“The Treasure in Your Home,” #4 by Pr. Mark H. Hein

July 8th, 2009 Post by

(This is the next post in our regular columnSpiritual Headship in the Church and Home“)

Before beginning this latest installment in our series on spiritual headship, I want to apologize for how long it has been since my last post. Without getting into details, I have had a number of health related “challenges.” Thanks be to God that I am doing much better and I rejoice in the opportunity to move forward with this series. The topic and issue at hand could not be more important or timely. In fact, you may want to reread the previous articles as a review of what has already been covered. See the “Related Posts” section in the right sidebar while reading this post to see all four articles.



We have been talking about spiritual headship in the home and have already aired our great concern and dismay over the prevailing situation in many households regarding the same. How is it with you in your home? What is distressing is that one great manual and guide for establishing and carrying out spiritual headship is already RIGHT THERE IN MANY HOMES! It is Luther’s Small Catechism.

I say this with a little bit of trepidation knowing that there may be some who will say “That old thing? That’s the best you can do or suggest? Give me something that is new and fresh!” My retort would be to ask what “age” has to do with anything, especially when what is contained therein are timeless truths and unfading treasures? And as for always wanting something new and novel, you have my sympathy! The latest isn’t always the best… not by a long shot.

Luther’s Small Catechism has stood the test of time in regard to providing a simple, tried and true way for spiritual heads of households to carry out their God-given role. Take a look in this book at the recurring preface to the chief parts of our faith contained in the catechism. It reads, “As the head of the family should teach it in a simple way to his household.”

Indeed, the Small Catechism is still widely used in homes and in churches not because there is nothing else to use, but because there is NOTHING BETTER to use. The Small Catechism is used not because we are simply nostalgic or stuck in our ways, but rather because we stick with something that works… something that has proven to be a faithful companion throughout our earthly journey.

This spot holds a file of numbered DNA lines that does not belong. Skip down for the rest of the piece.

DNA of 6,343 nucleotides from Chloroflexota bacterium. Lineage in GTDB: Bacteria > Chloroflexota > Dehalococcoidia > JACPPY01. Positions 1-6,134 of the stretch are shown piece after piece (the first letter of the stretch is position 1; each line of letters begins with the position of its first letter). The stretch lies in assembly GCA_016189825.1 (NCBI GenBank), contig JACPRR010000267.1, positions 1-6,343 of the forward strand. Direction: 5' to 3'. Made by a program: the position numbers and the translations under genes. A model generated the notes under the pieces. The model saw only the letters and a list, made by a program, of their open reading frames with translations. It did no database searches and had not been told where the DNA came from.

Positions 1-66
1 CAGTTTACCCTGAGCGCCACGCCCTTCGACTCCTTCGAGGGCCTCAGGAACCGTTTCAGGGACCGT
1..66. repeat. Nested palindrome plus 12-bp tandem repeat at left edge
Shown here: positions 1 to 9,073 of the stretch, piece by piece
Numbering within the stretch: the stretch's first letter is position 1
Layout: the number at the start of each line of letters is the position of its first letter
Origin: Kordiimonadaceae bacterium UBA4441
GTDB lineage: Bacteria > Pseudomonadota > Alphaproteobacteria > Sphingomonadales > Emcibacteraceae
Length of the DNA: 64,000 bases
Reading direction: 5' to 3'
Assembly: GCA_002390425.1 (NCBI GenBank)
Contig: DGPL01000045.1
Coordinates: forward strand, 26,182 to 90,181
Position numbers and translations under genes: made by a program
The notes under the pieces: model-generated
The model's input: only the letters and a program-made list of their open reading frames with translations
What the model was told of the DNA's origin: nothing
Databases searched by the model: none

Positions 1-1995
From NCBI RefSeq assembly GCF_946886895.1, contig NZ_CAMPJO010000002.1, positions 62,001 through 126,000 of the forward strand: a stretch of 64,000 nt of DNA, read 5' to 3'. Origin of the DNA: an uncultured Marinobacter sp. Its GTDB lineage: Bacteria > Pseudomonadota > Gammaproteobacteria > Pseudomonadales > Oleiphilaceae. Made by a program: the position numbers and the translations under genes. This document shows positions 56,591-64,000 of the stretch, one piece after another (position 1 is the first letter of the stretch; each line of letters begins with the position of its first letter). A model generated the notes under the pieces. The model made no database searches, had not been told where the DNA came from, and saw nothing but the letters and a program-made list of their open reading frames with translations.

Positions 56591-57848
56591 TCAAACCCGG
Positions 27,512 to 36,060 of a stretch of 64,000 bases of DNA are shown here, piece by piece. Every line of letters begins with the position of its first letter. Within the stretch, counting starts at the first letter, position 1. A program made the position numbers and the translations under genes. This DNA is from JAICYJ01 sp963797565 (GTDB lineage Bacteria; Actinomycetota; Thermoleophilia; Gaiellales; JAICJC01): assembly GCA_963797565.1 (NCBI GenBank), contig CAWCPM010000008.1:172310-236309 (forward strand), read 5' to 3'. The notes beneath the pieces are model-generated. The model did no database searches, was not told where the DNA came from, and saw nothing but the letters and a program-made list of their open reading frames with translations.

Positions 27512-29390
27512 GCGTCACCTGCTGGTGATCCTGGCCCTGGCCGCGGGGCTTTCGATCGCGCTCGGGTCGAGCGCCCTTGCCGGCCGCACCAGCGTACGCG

The Small Catechism has shown itself over and over again to be an indispensable tool for the head of the household to use in carrying out their God-given role. And by the way, this sacred role and responsibility is not “self proclaimed.” It does not come about and it is not carried out by you asserting the same, imposing the same, declaring the same. It does not come about by you taking a stand or making a power play. There are countless guys who have in many and various ways tried to do just that and they wonder why they crashed and burned. Duh!

Rather, the role of spiritual head of the household is undertaken in all humbleness and humility… in all selflessness and sacrificial living where Christ is our guide and He, the perfect example. Again, it is not a matter of asserting one’s self, but giving of one’s self. It is not a matter of stating (talk is cheap!) but of DOING.

It is all about you doing the work of a spiritual head which, interestingly enough, is primarily one of TEACHING. Now before you start freaking out over the aspect of being a “teacher,” this simply means you taking the time to share what you know, what you have learned. Think about it. You do that anyway as a husband with your wife… as a father with your children on a myriad of subjects.

“Ya Pastor, but you are talking about me teaching “religion”, teaching my family about God, His Word and His ways.” Well, if all of this evokes feelings of inadequacy, join the crowd! We all have that to some degree, but it does not mean we can shirk this responsibility. What it means is that you and I have to do something about it. To teach, we need to know. To know, we need to learn and keep on learning. We need to come to a better and greater understanding of God’s Word and of our Christian faith. And this requires us to be in the Word… to read it, study it on our own and with others in Bible class. It means reviewing again and again the fundamentals of our Christian faith and Lutheran doctrine.

At St Paul’s Lockport, I am always pleased by the number of men and women who attend Bible class. I am always pleased to see some of our long time members taking our Adult Information Class as a review and refresher course regarding what we believe as Lutherans. I am also pleased with the men who attend our monthly Brothers of John the Steadfast breakfast meetings where we study our Lutheran Confessions. All of these things help equip us to truly be spiritual heads of our households.

Getting back to Luther’s Small Catechism… guys… it is all there for you… the chief parts of our faith for you to simply read and review with your wife, with your family and others in your household. If the town and village folk of Luther’s time could teach the faith via the Small Catechism, so can you. Just take a short section each day, or several times a week at designated times. If you can schedule other things on a regular basis, you can schedule devotional time as well. If there is a will, there is a way! You will find a way. You will find the time, make the time.